A quality growth philosophy is a function of understanding how a business operates. What is your view on companies with environmental, social and governance (ESG) considerations in place, particularly as it relates to current circumstances?
Klapmeyer: The ESG component is highlighted even more in the current environment. Companies with favorable ESG characteristics have performed relatively well during March and April, and governance and social issues have seemed the most relevant during this downdraft. Many companies have proactively allocated resources to handle their individual pandemic responses. Corporate directors and managers have been freezing or reducing their compensation, choosing instead to support employees. We believe these businesses are acting as good stewards for stakeholders and behaving in a socially responsible manner. On the flip side, companies with poor working conditions, or those that are treating their workforces poorly, are being called out in the media and held publicly accountable for their actions. This can have a long-term impact on goodwill, both with employees and customers.
What are some of your initial reactions to first quarter company earnings reports and calls with management teams?
Klapmeyer: There is a great deal of information to digest right now. The data can lend itself to many narratives, which we think can be dangerous. It seems clear China is recovering quickly. I doubt many investors expected a company like Coca-Cola to indicate sales are reverting to relatively flat in China as activity increases. Also curious are strong travel retail sales in airports in Hong Kong and Macau for a cosmetic company like Estee Lauder, a company that is seeing sales now growing year-over-year in these locations during this time. These are promising data points indicating eventual normalization is probable. The bigger question is whether the pandemic will have a more lasting impact on companies in the U.S. and Europe?
The broader bounce in stock prices since late March appears to be related to price-to-earnings multiple expansion. We expect very significant negative earnings growth for the second quarter so expanding multiples appear to be reflecting better expectations from investors. If the fundamentals don’t follow through over the next few quarters and earnings fail to meet those expectations, we think we’re more likely to see disappointing returns in the future.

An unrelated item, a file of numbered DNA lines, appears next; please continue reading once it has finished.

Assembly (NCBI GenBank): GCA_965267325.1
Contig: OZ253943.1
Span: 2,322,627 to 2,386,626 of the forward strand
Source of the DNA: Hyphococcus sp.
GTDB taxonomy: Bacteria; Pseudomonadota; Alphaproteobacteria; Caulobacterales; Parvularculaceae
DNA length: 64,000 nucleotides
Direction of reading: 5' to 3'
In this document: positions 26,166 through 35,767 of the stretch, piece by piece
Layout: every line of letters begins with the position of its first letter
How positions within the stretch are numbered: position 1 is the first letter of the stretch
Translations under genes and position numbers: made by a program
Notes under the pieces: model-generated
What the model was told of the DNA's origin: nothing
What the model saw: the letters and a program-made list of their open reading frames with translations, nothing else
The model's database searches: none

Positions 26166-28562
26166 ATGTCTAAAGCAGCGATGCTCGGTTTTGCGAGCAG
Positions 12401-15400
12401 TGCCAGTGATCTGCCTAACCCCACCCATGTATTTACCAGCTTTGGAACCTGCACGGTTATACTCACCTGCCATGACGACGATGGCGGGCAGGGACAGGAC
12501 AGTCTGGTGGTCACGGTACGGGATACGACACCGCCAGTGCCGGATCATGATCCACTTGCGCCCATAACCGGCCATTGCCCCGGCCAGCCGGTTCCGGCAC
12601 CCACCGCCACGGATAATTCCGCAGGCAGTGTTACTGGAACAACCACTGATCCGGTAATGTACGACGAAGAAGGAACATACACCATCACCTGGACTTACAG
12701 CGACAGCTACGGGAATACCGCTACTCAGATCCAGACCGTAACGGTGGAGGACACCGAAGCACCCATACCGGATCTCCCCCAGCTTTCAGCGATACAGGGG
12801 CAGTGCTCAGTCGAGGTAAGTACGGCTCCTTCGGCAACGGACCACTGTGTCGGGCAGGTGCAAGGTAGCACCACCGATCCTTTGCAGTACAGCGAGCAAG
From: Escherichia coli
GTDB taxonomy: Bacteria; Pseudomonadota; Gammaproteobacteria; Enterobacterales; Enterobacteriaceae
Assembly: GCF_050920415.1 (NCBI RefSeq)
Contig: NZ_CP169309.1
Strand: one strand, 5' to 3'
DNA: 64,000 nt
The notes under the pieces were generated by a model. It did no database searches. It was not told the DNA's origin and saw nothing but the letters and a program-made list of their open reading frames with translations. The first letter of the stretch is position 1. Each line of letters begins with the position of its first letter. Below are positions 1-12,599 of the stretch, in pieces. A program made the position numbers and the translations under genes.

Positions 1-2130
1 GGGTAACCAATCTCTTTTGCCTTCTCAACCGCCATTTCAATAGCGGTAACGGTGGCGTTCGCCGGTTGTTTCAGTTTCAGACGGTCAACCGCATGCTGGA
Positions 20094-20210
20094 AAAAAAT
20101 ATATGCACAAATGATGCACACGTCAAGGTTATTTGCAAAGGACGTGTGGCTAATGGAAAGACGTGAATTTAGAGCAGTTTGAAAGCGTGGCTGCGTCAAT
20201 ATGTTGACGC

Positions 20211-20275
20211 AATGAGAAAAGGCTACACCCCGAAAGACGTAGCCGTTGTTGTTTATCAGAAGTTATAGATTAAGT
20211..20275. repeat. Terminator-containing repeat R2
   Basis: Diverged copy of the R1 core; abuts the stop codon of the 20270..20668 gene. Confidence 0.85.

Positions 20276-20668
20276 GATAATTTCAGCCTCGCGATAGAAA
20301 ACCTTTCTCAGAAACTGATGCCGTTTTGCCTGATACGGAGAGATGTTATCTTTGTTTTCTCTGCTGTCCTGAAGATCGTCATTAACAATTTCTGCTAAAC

Past performance is not a guarantee of future results. This information is not meant as investment advice or to predict or project the future performance of any investment product. The opinions are current through May 6, 2020, are subject to change at any time based on market and other current conditions, and no forecasts can be guaranteed. This information is being provided as a general source of information and is not intended as a recommendation to purchase, sell, or hold any specific security or to engage in any investment strategy. Investment decisions should always be made based on an investor’s specific objectives, financial needs, risk tolerance and time horizon.
Top 10 holdings (%) as of 03/31/2020: Microsoft Corp. 9.6, Apple, Inc. 6.4, Amazon.com, Inc. 5.4, Visa, Inc. 4.8, Alphabet, Inc. 4.2, Coca-Cola Co. 3.3, Motorola Solutions, Inc. 3.1, Adobe, Inc. 3.0, Cerner Corp. 3.0 and NVIDIA Corp. 2.7.
The Russell 1000 Growth Index measures the performance of the large-cap growth segment of the U.S. equity universe. The Russell 2000 Value Index is a float-adjusted market capitalization weighted index that measures the performance of the small-cap value segment of the U.S. equity universe. It is not possible to invest directly in an index.
All information is based on Class I shares. Class I shares are only available to certain investors.
Risk factors: The value of the Fund’s shares will change, and you could lose money on your investment. Investing in companies involved primarily in a single asset class (large cap) may be more risky and volatile than an investment with greater diversification. The Fund typically holds a limited number of stocks (generally 40 to 60), and the Fund’s portfolio manager also tends to invest a significant portion of the Fund’s total assets in a limited number of stocks. As a result, the appreciation or depreciation of any one security held by the Fund may have a greater impact on the Fund’s NAV than it would if the Fund invested in a larger number of securities or if the Fund’s portfolio manager invested a greater portion of the Fund’s total assets in a larger number of stocks. An investment in the Fund is not a bank deposit and is not insured or guaranteed by the Federal Deposit Insurance Corporation or any other government agency. Not all funds or fund classes may be offered at all broker/dealers. These and other risks are more fully described in the Fund’s prospectus.
The impact of COVID-19, and other infectious illness outbreaks that may arise in the future, could adversely affect the economies of many nations or the entire global economy, individual issuers and capital markets in ways that cannot necessarily be foreseen. In addition, the impact of infectious illnesses in emerging market countries may be greater due to generally less established healthcare systems. Public health crises caused by the COVID-19 outbreak may exacerbate other pre-existing political, social and economic risks in certain countries or globally. The duration of the COVID-19 outbreak and its effects cannot be determined with certainty.